6. As long as you can’t smell it, it should be ok. So a few backyard hens, fine. As long as there’s enough space for the yard to remain tidy you should have the RIGHT to backyard food. Hence regulations (but not licenses) like “ten square feet per bird, up to eight birds.”

    If you hear a hen cluck and that’s your complaint, then I suggest we remove the barking dogs, gas lawnmowers, weed whackers and leaf blowers that for some reason are supposed to be “acceptable” yet make LOTS more noise per week than any of my hens and provide no nutritional value.

    Selling your food is another matter, regarding regulations / licenses, and should be fairly applied as any similar business. But the suggestion to give a graduated fee for new vendors, suggested above in the comments, is intriguing- kind of like a provisional hunting license… to help people getting their feet wet know if they truly embrace it before making steep investments.

  7. susan harris says:

    Reminds me of a problem with my next-door neighbor when I bought this house back in ’85. Animals were being slaughtered not as part of a suburban farming operation, but because the owners were – I swear to God – a voodoo priest and priestess whose services for their clients involved sacrificing animals, for some reason I never inquired into. I DID see some of it going on while gazing out from my deck, though. Before neighbors’ objections were dealt with the priest died, the priestess moved away, and an animal-loving lady lawyer bought the place. Peace.

  8. Faye says:

    Uh. You’ll do WHAT in my backyard? My parents are carnivores, and they love her homemade pâté, but they had to break the news to her that one simply does not go out and buy live animals, drive them home in the back seat, and slaughter them in the yard. Dad said that he wasn’t even sure that was legal.

    I’m sorry, I haven’t been able to get past the first part of the story…I haven’t laughed so hard in a long time.
    I will try to gather my wits about me and comment!
    Off the cuff from the 1970’s grow you own food movement: the focus should be on the inferior food being raised by ‘big commercial farms’.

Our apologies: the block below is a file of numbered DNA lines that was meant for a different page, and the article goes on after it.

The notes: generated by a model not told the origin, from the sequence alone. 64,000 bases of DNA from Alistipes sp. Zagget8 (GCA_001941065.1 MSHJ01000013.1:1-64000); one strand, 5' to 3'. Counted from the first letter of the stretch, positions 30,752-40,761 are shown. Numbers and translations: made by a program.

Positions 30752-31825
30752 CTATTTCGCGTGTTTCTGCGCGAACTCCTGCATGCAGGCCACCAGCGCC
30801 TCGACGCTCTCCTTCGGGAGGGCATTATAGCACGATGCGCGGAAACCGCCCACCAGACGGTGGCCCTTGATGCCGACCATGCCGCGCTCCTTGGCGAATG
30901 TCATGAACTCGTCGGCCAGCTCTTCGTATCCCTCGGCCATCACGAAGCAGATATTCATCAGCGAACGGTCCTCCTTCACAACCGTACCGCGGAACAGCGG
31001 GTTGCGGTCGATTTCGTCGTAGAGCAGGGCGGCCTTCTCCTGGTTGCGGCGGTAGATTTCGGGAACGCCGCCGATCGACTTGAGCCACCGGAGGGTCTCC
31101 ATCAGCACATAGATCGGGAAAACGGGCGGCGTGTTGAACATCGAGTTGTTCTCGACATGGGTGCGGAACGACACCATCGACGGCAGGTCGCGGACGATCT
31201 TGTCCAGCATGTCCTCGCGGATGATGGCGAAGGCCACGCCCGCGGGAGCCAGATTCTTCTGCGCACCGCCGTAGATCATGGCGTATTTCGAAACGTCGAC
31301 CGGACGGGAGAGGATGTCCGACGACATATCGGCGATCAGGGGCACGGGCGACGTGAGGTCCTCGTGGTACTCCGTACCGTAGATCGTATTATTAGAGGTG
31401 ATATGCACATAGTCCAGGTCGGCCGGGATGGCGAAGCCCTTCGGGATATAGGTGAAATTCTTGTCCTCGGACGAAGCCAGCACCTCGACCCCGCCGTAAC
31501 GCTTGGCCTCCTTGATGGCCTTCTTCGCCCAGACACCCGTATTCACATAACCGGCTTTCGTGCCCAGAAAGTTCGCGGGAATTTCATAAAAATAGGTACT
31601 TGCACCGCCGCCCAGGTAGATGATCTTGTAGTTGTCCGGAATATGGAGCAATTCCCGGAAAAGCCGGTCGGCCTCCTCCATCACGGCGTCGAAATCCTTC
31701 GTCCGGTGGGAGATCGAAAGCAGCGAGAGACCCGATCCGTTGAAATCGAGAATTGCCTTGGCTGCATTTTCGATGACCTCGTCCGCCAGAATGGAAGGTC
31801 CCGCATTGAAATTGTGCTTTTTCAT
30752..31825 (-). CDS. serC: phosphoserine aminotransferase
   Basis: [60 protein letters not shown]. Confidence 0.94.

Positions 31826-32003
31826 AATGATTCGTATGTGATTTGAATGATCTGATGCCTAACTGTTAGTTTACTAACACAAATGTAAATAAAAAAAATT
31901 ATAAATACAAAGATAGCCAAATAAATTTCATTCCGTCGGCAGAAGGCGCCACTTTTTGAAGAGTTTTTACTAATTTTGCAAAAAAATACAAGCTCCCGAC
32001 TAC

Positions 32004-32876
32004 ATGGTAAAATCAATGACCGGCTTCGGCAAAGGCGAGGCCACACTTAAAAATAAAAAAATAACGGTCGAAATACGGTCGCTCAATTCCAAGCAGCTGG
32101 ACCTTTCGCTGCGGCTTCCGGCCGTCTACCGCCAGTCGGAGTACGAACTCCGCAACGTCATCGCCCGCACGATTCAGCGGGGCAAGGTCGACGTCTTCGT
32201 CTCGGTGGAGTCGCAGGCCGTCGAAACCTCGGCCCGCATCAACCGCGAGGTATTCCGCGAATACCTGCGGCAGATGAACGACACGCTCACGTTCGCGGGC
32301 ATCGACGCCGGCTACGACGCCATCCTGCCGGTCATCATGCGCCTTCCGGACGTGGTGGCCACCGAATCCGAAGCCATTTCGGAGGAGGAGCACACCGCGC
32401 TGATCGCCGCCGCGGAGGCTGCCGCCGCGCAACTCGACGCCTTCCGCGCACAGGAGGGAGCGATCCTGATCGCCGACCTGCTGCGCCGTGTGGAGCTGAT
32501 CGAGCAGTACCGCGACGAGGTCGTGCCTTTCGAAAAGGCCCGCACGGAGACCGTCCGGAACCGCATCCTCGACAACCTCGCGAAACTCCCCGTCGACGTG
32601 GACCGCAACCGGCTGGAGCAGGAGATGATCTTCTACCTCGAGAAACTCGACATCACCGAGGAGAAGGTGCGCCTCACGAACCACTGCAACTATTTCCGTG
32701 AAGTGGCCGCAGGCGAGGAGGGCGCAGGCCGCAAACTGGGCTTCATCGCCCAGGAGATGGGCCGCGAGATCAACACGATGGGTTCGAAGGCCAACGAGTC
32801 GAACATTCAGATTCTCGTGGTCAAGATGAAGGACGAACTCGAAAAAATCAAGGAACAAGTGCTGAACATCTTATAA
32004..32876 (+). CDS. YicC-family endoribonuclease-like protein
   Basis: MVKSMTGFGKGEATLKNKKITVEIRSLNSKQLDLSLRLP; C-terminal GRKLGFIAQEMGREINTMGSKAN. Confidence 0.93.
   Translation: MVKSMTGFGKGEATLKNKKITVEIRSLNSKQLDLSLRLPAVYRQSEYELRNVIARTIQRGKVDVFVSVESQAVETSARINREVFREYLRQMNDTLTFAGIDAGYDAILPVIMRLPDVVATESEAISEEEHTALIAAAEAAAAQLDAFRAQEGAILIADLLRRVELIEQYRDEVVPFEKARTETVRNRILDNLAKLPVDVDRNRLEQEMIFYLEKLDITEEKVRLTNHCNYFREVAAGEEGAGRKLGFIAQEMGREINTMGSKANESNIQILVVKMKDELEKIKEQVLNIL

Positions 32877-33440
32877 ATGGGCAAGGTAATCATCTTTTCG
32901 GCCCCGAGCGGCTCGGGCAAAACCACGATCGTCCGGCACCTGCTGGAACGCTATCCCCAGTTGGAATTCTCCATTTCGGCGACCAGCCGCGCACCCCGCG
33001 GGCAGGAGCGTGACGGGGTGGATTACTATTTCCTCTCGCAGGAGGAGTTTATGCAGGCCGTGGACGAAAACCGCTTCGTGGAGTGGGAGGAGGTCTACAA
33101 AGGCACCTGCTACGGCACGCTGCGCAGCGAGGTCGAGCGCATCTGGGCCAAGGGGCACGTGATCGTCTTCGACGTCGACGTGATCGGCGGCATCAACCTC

I will try to add more later… because I do think it is a serious problem. and,I am still laughing. Thanks I needed it.

  9. Daughter of a small Wisconsin dairy farmer here. I can’t help but think that a lot of these issus have the underlying substance brought about by the brain-washing done by Big Agriculture. All the regulations and compliance rules are a lot less hard on industrial agriculture with the economies of scale to support the hiring of a separate compliance person and have a lawyer on retainer. A couple of urban farmers trying to make a go of it, don’t penalize them; be an informed consumer instead.

  10. Frank Hyman says:

    Against the odds, in Durham, the city council unanimously passed an ordinance legalizing back yard hens. The key was that we didn’t let ourselves get bogged down dealing with entry level bureaucrats–and you shouldn’t either.

    My advice, as a former city council member and former community organizer (trained by the same people who trained Barack Obama) is to not be afraid to link up with a city council member and the city manager. They work for you, and as long as you stay polite and persistent you can get a face-to-face meeting with them (don’t let anyone tell you different) and get them on your side in moving things your way no matter how large your city is.

    And of course it always pays to read the actual existing ordinances yourself, before getting into trouble. :-)

  11. emily says:

    So slaughtering livestock in your yard is wrong? I think it’s more wrong to pretend that meat springs into existence in cryovac-ed packages in the grocery store. As pointed out, there is plenty of noise and mess that we do choose to accept.
    But perhaps that’s because I live in the country and I have friends and neighbors who slaughter animals (chickens, rabbit, & sheep mostly). What about the people who butcher the deer they shoot? I think it would be more reasonable to be concerned about the frequency and technique in question.

  12. Laura says:

    I support Novella’s efforts, and I think it’s too bad Oakland doesn’t simply give her a hand-slap and then make her comply with the new rules for urban gardens and work out the rest.

    I currently raise a very small number of meat rabbits for my own and my children’s consumption. I started raising them two years ago in response to the soaring cost of meat and because I didn’t know what would happen when the economy plummeted. I wanted to make sure my kids had food to eat.

    I live on 2/3rds acre inside the city, and my neighbors are supportive although I know some of them wouldn’t be able to slaughter a rabbit.–It’s a lot of work and not pleasant! However, the cows, chickens, and pork we eat were also alive at one time and my rabbits get the VERY best of care along with hand-picked greens on a daily basis.

  13. Anne says: